ArchDaily | Broadcasting Architecture Worldwidethe world's most visited architecture website
i

Sign up now and start saving and organizing your favorite architecture projects and photos

CyArk Captures Culture and Preserves History in the Face of ISIS in Syria

09:30 - 25 October, 2016

This article was originally published in Redshift and is republished here with permission.

In 2001, the Taliban destroyed the Buddhas of Bamiyan in central Afghanistan using dynamite, anti-aircraft guns, and artillery. After weeks of incremental destruction, nothing of the statues remained.

That sad turn of events was the impetus for the founding of CyArk, a nonprofit that uses technology to ensure sites of rich cultural heritage remain available to future generations. Since 2003, they have used laser scanning, photography, photogrammetry, and 3D capture to record nearly 200 sites around the globe.

The World’s Fair New York State Pavilion to Be Digitally Preserved

00:00 - 25 May, 2014
The World’s Fair New York State Pavilion to Be Digitally Preserved, CyArk And The University Of Central Florida Plan To Digitally Preserve The 1964 World’s Fair New York State Pavilion. Image © Marco Catini
CyArk And The University Of Central Florida Plan To Digitally Preserve The 1964 World’s Fair New York State Pavilion. Image © Marco Catini

If you haven't heard of CyArk yet, make sure to check out their recent Kickstarter project. The not-for-profit company digitally preserves some of the world's most important sites: including Easter Island, Mt. Rushmore and The Pantheon, to name a few. Now the group is headed to New York to preserve Philip Johnson and Lev Zetlin's 1964 World’s Fair New York State Pavilion. Since the fair ended, the pavilion has fallen into disrepair and been heavily vandalized. With assistance from the University of Central Florida, they plan to release the digitally preserved 3D files to the public, for free. To help preserve this "National Treasure," check out their Kickstarter page.

3D Laser Technology to Digitally Preserve The World's Greatest Sites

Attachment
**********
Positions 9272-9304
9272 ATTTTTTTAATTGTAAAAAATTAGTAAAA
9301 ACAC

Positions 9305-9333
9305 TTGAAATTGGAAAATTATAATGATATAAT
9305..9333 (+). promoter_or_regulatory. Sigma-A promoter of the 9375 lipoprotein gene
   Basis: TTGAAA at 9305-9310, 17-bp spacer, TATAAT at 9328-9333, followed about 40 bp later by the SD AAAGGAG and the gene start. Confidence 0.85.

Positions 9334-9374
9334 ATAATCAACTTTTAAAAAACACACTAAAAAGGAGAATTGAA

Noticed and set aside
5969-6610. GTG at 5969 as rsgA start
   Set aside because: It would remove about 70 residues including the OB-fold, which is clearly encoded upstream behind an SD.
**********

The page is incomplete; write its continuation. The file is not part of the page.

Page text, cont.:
00:00 - 4 November, 2013
3D Laser Technology to Digitally Preserve The World's Greatest Sites, CyArk's Scanned Parthenon Project. Image Courtesy of toptravellists.net
CyArk's Scanned Parthenon Project. Image Courtesy of toptravellists.net

CyArk, a non-for-profit 3D laser scanning organization, is scanning the world's greatest monuments, hoping to preserve over 500 cultural heritage sites around the globe, The Independent reports. The portable laser system creates such a detailed, digital blueprint of structures and ruins that each building can then be reproduced in 3D, with a margin of error of only two millimeters. So far, the statues of Easter Island, the Tower of London, Mount Rushmore, the Tower of Pisa have been preserved. Check out more about the technology in Ben Kacyra's TED Talk

WMF partners with Google to Preserve World Heritage Sites

13:00 - 10 July, 2012
Stonehenge, Avebury : Screenshot via World Wonders Project
Stonehenge, Avebury : Screenshot via World Wonders Project

From the archeological areas of Stonehenge to the Hiroshima Peace Memorial, Google’s World Wonders Project is dedicated to digitally preserving and virtually sharing the World’s Heritage Sites. Users can explore some of the world’s greatest places through panoramic images, 3D laser scanned models, videos and informative text. Although Google World Wonders is a new and ongoing project, they already have more than 130 sites in 18 countries featured. The project is also an educational resource, allowing students and scholars to use the materials to discover some of the most famous sites on earth. A selection of free educational packages are available to download for classroom use.

Google World Wonders is made possible through the partnership of Google, UNESCO, the World Monuments Fund and Cyark, with a shared mission to preserve world heritage sites for future generations.

Start exploring here.